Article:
Saturday, December 31, 2016

The Hollow Earth and Admiral Byrd's Incredible Story

For me, legends and myths are one of the great spices of life. It's the mystery and wonder that makes things interesting and keeps that innate explorer, that I'm convinced dwells in all of us, engaged. The irony is that I secretly don't want the legends to be proven one way or the other. Honestly, if some hunter one day drags a real sasquatch out of the woods and ends the speculation on Bigfoot, I don't think I'll be very happy. It will be amazing, but in many ways sort of a let down too, as the mystery and wonder will be gone. Although, it sure would be satisfying to see all the scoftics have to eat crow.

One of my all-time favorite myths, legends, or "theories", if you will, is the Hollow Earth Theory. The first time I heard of such a thing I was a teenager and my dad told me that there is a theory out there where some people believe that the earth is hollow, and not only that, but that it is populated by another civilization! The very idea of it fascinated me, as unlikely as it seemed.

It was hard to believe, but me being me, I had to try to find out what I could about the theory. And it turns out there are some pretty interesting stories on the subject. For example, It's rumored that Adolf Hitler believed that a pure Aryan race dwelt in the earth's center. He believed it to the extent that, supposedly, he sent an expedition--some say three--to Antarctica to try and locate an opening that would lead to this place. He assumed that this hidden civilization would have superior technology and be sympathetic to his cause. There are those who even go as far as to postulate that Hitler did indeed discover an opening and that he actually escaped into the hollow earth, and lives there to this day. Can you imagine?

Another interesting theory advances the idea that UFO sightings aren't the result of alien visitors from outer space, but are actually technologically superior aircraft that originate from inside the earth; perhaps the descendants of the lost continent of Atlantis checking up on the goings on up here on the surface. This sort of coincides with Jules Verne's vision from his novel, Journey to The Center of The Earth. Except in the book, Atlantis is discovered to be an abandoned ruin. I have even heard some people in the religious community speculate that the lost tribes of Israel were led by God into the hollow earth, and reside there to this day. How cool is that?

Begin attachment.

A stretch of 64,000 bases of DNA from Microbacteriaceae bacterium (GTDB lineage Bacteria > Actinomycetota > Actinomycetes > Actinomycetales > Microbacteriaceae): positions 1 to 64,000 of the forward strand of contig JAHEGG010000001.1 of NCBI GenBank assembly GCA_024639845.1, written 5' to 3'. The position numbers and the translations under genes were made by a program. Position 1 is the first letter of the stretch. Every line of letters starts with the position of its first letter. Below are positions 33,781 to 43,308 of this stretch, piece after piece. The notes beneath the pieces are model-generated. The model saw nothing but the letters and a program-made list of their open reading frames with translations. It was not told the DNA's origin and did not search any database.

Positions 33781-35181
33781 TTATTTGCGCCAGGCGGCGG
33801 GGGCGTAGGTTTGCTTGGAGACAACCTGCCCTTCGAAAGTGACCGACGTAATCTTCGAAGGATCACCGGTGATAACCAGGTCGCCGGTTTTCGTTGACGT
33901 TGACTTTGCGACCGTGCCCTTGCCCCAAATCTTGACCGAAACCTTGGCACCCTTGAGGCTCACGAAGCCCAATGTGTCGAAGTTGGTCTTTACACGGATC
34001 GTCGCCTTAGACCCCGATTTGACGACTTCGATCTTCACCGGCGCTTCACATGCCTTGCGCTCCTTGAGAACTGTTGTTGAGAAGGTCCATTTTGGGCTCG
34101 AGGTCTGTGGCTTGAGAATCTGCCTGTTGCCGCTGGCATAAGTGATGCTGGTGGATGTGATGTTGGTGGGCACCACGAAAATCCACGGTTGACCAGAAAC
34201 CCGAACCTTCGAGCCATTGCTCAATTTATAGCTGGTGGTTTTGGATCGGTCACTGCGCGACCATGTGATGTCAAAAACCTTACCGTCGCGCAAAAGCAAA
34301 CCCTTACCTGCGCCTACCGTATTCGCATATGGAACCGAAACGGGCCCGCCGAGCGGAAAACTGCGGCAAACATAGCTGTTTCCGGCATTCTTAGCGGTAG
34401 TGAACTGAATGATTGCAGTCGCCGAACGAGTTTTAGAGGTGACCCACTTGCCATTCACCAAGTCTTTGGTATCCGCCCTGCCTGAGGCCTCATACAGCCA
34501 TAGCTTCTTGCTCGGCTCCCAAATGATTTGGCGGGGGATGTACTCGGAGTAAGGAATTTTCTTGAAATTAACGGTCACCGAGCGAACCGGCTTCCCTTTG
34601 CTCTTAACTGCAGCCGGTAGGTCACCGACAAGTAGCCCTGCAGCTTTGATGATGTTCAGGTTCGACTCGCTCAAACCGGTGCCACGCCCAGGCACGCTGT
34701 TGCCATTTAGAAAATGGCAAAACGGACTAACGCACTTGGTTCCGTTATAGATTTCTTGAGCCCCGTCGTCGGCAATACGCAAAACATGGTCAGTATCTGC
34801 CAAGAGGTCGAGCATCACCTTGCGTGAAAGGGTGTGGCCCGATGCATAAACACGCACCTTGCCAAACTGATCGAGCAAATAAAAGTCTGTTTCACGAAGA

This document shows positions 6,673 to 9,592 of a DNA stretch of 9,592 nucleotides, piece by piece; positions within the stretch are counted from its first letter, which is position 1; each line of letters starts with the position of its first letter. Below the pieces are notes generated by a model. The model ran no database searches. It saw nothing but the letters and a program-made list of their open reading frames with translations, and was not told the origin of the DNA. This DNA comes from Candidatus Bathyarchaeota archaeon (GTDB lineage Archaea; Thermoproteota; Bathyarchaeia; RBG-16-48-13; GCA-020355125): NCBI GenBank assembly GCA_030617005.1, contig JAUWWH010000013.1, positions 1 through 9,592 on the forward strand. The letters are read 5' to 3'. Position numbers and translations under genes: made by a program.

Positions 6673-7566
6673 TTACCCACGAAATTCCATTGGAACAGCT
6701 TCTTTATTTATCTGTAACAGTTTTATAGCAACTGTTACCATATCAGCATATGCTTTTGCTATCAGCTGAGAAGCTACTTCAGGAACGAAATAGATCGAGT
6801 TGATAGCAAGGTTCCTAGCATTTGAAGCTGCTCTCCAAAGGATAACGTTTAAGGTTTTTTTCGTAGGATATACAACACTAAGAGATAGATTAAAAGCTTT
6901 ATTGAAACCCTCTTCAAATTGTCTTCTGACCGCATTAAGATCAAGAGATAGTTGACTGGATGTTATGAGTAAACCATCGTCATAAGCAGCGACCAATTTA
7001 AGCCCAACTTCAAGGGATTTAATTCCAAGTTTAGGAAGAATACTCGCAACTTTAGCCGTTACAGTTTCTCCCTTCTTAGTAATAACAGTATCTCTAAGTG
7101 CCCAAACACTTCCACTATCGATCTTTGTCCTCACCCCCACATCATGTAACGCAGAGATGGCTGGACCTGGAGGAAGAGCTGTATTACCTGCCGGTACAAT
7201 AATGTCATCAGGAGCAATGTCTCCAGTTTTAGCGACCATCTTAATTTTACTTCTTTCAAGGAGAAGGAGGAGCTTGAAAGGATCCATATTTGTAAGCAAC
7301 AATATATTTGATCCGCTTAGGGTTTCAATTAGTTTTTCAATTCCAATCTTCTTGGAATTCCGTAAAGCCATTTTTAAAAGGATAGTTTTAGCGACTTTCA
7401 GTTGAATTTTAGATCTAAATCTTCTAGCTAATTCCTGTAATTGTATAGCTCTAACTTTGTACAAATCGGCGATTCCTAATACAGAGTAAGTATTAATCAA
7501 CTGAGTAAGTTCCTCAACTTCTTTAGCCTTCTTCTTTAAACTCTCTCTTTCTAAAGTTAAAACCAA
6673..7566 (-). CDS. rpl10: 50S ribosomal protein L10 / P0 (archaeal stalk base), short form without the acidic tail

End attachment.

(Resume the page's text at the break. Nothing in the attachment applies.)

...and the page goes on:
Hollow Earth model
The idea is not new; I could go on and on with different versions and legends about a hollow earth. Most cultures and peoples have some sort of variation of a hollow earth in their beliefs, traditions, and mythologies. Most of these traditions deal with the idea existing in a spiritual plane. Hell, for example: a place where the spirits of the damned reside with their master, Satan, in an eternal lake of fire, paying for a life of sin and wickedness.

There are many varieties of Hell or the underworld out there in religion and mythology, but what really gets my attention is the secular side of this subject. The idea of this being and actual domain of our physical world, as we know it, is what sparks my imagination. Hell can wait.

On that note, I'd like to just briefly talk about the incredible story of Admiral Richard E. Byrd of the US Navy, my favorite hollow earth story, and the one that my old man used to spark my imagination on the topic those many years ago.